Projects that have been long delayed or forgotten have not only been resurrected but also promptly completed. For example, after many years of hesitation, Bulgaria managed to bring an interconnector with Greece into commercial operation that allows the Bulgarians to tap alternative Caspian gas and LNG. Meanwhile, Germany and France established bidirectional gas flows, which will allow not only Germany to export gas to France, but also to import from this direction. Even Romania, which had long been averse to exporting domestically produced gas, has seen some volumes shipped physically to neighbouring Bulgaria.
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Putin’s energy war against Europe has served as a catalyst for renewable projects. With the permitting process fast-tracked across the EU, installations of solar panels and heat pumps had one of their best years to date. Solar capacity shot up by 41.4GW or 25% year-on-year to 208.9GW in 2022 and is set to grow even faster in 2023.
Russian imports of coal and oil were also hit by a raft of European sanctions as EU consumers stopped taking coal and seaborne oil in the second half of 2022. This meant that Russia’s share in EU imports of coal and oil dropped to less than 15% in 2022, compared to over 45% for coal and 25% for oil the previous year, according to the latest Eurostat figures.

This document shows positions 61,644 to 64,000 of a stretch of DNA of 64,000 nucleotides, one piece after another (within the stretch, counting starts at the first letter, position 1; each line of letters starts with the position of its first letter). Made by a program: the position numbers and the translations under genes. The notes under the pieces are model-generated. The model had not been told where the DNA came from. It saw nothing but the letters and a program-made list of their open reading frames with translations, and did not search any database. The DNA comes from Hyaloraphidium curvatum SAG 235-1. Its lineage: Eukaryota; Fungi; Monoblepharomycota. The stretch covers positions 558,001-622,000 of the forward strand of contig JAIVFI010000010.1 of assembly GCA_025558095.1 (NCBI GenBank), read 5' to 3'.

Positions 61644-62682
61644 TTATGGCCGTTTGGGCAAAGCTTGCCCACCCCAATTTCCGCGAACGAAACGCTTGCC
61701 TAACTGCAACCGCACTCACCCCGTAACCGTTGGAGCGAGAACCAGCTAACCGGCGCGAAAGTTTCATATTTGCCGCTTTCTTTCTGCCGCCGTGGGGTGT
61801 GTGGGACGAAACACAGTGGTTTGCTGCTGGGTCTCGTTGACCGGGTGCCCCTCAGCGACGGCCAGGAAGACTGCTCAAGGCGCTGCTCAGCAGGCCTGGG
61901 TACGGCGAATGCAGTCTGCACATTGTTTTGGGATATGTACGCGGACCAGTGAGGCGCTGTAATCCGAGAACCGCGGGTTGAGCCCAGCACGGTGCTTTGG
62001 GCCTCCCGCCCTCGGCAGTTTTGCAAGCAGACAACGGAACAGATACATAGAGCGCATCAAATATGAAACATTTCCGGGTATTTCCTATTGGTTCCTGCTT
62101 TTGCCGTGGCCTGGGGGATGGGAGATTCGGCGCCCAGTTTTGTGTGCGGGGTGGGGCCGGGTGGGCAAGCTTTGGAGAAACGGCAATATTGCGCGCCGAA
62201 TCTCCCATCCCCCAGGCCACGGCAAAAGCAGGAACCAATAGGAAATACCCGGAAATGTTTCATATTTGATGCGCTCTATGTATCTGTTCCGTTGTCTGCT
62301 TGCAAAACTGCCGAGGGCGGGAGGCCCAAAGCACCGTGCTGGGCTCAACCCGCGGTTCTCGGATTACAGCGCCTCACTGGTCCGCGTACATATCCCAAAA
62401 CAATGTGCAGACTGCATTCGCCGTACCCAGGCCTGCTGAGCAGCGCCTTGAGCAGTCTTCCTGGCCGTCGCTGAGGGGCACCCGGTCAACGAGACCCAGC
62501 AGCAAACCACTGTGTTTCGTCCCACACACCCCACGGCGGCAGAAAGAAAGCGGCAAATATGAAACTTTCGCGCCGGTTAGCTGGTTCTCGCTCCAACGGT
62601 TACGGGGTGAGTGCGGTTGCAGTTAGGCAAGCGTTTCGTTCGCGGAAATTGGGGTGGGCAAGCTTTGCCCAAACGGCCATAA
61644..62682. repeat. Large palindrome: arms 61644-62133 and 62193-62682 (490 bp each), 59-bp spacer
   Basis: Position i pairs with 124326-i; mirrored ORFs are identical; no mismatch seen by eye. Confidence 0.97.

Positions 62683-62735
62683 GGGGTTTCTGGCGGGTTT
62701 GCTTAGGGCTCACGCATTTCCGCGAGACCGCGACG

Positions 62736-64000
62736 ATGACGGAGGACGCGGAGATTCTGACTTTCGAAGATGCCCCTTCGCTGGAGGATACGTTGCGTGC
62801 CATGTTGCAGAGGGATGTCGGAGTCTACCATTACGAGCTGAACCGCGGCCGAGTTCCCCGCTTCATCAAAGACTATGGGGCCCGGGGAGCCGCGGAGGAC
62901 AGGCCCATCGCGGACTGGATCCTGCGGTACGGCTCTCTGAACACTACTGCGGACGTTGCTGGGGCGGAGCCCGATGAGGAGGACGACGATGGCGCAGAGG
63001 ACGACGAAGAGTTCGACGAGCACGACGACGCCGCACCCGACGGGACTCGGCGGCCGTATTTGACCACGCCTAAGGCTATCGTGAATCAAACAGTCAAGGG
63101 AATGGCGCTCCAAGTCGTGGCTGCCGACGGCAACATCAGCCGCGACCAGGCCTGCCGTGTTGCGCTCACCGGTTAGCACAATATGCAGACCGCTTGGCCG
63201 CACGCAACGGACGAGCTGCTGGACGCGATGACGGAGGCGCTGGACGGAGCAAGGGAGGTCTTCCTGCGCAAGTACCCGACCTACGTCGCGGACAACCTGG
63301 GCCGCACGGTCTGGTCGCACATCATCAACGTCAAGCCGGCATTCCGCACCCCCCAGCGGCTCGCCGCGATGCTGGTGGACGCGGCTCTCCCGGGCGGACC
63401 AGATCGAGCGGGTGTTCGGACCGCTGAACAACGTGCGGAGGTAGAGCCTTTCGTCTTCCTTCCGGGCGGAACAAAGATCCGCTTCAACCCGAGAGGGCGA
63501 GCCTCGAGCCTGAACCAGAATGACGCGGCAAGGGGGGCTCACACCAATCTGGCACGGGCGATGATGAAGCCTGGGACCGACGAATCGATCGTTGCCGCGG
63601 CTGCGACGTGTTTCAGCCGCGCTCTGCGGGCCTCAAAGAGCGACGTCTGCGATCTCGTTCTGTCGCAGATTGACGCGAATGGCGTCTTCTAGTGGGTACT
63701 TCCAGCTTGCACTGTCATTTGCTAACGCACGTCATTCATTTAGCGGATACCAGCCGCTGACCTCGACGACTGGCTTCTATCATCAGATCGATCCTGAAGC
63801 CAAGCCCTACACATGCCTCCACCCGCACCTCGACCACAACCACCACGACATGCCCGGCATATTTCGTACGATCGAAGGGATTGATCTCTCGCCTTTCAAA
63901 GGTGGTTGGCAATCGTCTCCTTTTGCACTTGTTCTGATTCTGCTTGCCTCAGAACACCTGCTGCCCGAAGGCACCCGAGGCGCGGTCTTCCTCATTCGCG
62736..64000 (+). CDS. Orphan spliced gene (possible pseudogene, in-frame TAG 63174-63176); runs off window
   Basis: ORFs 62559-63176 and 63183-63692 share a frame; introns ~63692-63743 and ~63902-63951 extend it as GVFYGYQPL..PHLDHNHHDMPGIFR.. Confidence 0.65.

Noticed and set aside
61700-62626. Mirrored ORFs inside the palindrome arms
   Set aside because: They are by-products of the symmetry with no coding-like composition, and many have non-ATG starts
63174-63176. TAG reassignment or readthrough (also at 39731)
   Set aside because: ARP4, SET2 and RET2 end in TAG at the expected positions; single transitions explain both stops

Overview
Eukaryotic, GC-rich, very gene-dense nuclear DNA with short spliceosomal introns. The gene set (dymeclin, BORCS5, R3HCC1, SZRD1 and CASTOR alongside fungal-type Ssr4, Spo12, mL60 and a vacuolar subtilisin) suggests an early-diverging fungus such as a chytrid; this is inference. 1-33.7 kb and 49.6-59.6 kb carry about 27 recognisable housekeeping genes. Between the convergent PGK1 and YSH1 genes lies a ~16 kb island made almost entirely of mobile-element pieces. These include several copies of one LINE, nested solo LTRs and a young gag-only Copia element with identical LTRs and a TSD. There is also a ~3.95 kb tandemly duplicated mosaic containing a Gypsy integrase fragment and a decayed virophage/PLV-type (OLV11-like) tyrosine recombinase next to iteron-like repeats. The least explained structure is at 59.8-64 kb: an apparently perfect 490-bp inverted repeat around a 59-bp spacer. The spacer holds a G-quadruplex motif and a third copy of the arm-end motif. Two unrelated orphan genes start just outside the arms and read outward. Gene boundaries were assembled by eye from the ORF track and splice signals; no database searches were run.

There are now signs that Europe’s large economies may be staving off recession and indications that energy markets are regaining an even keel, but the same cannot be said about Russia’s own gas sector. Russia’s total gas output fell 12% in 2021 to the lowest level since 1990. The situation is even worse for state producer Gazprom, whose production fell year-on-year by 20% in 2022, the largest annual drop in the company’s history. Gazprom managed to increase gas exports to China by 5.4bcm but lost most of its 140bcm European market. It also took a hit on the domestic Russian market, losing market share to independent producers in 2022.
Gazprom may now be looking to partially revive its fortunes by using Turkey as a back door. It plans to sell gas to the Turkish gas incumbent BOTAS, which would then sell it on to Europe as whitewashed Turkish gas. This might allow Moscow to recover at least some of the losses incurred in 2022. At the same time, the fundamental nature of the shifts that have taken place over the past twelve months mean Russia now has little hope of returning to its formerly dominant position in Europe’s energy markets.
Dr. Aura Sabadus is a senior energy journalist who writes about Eastern Europe, Turkey, and Ukraine for Independent Commodity Intelligence Services (ICIS), a London-based global energy and petrochemicals news and market data provider. Her views are her own. You can follow her on Twitter @ASabadus.
The views expressed in UkraineAlert are solely those of the authors and do not necessarily reflect the views of the Atlantic Council, its staff, or its supporters.
The Eurasia Center’s mission is to enhance transatlantic cooperation in promoting stability, democratic values and prosperity in Eurasia, from Eastern Europe and Turkey in the West to the Caucasus, Russia and Central Asia in the East.